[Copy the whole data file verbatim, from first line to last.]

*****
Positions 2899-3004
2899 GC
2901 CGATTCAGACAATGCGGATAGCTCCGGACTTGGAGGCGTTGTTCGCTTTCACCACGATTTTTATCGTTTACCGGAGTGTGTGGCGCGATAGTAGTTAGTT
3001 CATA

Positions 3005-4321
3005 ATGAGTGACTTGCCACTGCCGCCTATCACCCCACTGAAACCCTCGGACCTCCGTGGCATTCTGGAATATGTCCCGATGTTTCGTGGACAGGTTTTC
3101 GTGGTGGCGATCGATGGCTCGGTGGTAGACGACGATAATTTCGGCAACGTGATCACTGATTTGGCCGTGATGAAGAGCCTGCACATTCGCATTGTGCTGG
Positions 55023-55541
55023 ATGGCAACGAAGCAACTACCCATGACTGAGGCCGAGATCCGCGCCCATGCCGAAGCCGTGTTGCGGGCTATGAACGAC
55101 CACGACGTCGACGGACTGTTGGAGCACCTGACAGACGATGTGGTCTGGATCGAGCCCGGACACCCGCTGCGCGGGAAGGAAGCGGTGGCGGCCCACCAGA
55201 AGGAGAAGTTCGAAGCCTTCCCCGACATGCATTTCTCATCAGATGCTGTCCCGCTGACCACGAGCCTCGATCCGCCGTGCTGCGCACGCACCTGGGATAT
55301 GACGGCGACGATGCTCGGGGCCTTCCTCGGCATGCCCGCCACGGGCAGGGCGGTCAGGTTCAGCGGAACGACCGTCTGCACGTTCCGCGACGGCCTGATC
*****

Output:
Positions 2899-3004
2899 GC
2901 CGATTCAGACAATGCGGATAGCTCCGGACTTGGAGGCGTTGTTCGCTTTCACCACGATTTTTATCGTTTACCGGAGTGTGTGGCGCGATAGTAGTTAGTT
3001 CATA

Positions 3005-4321
3005 ATGAGTGACTTGCCACTGCCGCCTATCACCCCACTGAAACCCTCGGACCTCCGTGGCATTCTGGAATATGTCCCGATGTTTCGTGGACAGGTTTTC
3101 GTGGTGGCGATCGATGGCTCGGTGGTAGACGACGATAATTTCGGCAACGTGATCACTGATTTGGCCGTGATGAAGAGCCTGCACATTCGCATTGTGCTGG
Positions 55023-55541
55023 ATGGCAACGAAGCAACTACCCATGACTGAGGCCGAGATCCGCGCCCATGCCGAAGCCGTGTTGCGGGCTATGAACGAC
55101 CACGACGTCGACGGACTGTTGGAGCACCTGACAGACGATGTGGTCTGGATCGAGCCCGGACACCCGCTGCGCGGGAAGGAAGCGGTGGCGGCCCACCAGA
55201 AGGAGAAGTTCGAAGCCTTCCCCGACATGCATTTCTCATCAGATGCTGTCCCGCTGACCACGAGCCTCGATCCGCCGTGCTGCGCACGCACCTGGGATAT
55301 GACGGCGACGATGCTCGGGGCCTTCCTCGGCATGCCCGCCACGGGCAGGGCGGTCAGGTTCAGCGGAACGACCGTCTGCACGTTCCGCGACGGCCTGATC